U.S. scientists are using a new form of scanning microscopy to simultaneously study physical and electronic profiles of metal nanostructures.
Researchers at the National Institute of Standards and Technology and University of Colorado-Boulder say the new instrument — the scanning photoionization microscope — is expected to be particularly useful for analyzing the make-up and properties of nanoscale electronics and nanoparticles.
The scientists said the instrument combines the high spatial resolution of optical microscopy with the high sensitivity to subtle electrical activity made possible by detecting the low-energy electrons emitted by a material as it is illuminated with laser pulses.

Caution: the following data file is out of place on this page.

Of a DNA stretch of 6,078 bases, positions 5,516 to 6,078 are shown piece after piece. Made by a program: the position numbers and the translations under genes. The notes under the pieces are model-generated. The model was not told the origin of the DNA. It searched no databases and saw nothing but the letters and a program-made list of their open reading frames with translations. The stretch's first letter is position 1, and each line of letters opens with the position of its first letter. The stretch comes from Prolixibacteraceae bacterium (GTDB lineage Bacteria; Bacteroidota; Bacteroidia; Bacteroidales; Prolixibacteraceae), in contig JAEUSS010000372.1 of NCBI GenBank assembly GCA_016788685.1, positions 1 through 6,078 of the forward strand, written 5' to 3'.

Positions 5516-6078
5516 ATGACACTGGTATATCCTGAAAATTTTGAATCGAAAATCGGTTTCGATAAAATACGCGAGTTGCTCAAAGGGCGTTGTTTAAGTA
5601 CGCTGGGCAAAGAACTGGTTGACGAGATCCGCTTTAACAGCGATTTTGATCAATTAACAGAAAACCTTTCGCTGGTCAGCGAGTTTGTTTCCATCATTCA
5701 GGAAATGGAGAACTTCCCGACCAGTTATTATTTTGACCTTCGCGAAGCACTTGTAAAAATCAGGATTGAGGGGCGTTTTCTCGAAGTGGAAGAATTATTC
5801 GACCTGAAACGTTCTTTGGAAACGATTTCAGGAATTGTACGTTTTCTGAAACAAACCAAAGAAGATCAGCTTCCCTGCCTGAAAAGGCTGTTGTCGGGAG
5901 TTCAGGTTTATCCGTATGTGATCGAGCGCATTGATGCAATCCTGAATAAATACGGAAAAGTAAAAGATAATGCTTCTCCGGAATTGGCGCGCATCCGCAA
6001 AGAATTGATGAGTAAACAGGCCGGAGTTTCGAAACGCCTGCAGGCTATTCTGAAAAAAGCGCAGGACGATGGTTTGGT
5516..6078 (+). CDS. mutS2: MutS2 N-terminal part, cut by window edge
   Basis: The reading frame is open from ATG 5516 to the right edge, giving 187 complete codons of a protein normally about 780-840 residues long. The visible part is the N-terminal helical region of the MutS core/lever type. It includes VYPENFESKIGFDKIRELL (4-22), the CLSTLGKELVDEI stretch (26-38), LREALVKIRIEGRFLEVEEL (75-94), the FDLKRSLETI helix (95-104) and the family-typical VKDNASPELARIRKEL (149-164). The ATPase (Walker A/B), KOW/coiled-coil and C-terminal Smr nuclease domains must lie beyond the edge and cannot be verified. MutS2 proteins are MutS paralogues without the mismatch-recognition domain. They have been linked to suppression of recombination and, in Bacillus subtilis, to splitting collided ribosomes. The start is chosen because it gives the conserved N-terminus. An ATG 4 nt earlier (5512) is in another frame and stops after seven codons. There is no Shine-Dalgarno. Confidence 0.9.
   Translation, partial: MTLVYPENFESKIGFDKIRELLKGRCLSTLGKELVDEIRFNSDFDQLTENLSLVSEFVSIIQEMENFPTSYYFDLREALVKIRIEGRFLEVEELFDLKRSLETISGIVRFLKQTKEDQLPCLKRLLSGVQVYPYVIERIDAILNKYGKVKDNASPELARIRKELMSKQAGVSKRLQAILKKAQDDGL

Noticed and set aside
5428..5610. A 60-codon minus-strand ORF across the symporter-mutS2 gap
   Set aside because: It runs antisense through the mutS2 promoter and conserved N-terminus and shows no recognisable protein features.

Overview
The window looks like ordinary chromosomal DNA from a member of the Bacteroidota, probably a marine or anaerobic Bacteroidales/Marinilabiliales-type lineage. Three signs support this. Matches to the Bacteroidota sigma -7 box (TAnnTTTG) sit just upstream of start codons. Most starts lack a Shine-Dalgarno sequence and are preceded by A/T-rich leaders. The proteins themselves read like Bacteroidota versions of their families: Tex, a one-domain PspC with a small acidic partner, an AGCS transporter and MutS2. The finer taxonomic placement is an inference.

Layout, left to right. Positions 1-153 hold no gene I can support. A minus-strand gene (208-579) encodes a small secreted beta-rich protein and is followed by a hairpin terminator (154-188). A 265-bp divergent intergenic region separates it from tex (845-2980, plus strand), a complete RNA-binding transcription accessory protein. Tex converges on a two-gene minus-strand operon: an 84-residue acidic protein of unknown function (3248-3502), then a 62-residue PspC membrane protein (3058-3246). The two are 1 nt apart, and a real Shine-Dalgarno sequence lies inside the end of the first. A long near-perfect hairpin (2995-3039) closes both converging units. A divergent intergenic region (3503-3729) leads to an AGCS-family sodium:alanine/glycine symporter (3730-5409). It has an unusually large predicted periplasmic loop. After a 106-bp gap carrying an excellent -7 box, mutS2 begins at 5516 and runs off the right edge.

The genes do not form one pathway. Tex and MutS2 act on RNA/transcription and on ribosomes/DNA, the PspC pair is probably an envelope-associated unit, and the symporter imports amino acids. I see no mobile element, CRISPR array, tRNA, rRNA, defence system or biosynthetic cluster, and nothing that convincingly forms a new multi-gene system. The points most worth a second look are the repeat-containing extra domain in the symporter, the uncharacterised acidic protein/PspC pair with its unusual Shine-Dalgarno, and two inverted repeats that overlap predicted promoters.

The technique potentially could be used to make pictures of both electronic and physical patterns in devices such as nanostructured transistors or electrode sensors, or to identify chemicals or even elements in such structures.
“You make images by virtue of how readily electrons are photoejected from a material,” said NIST fellow David Nesbitt, leader of the research group. “The method is in its infancy, but nevertheless it really does have the power to provide a new set of eyes for looking at nanostructured metals and semiconductors.”
The instrument is described in the journal Chemical Physics.
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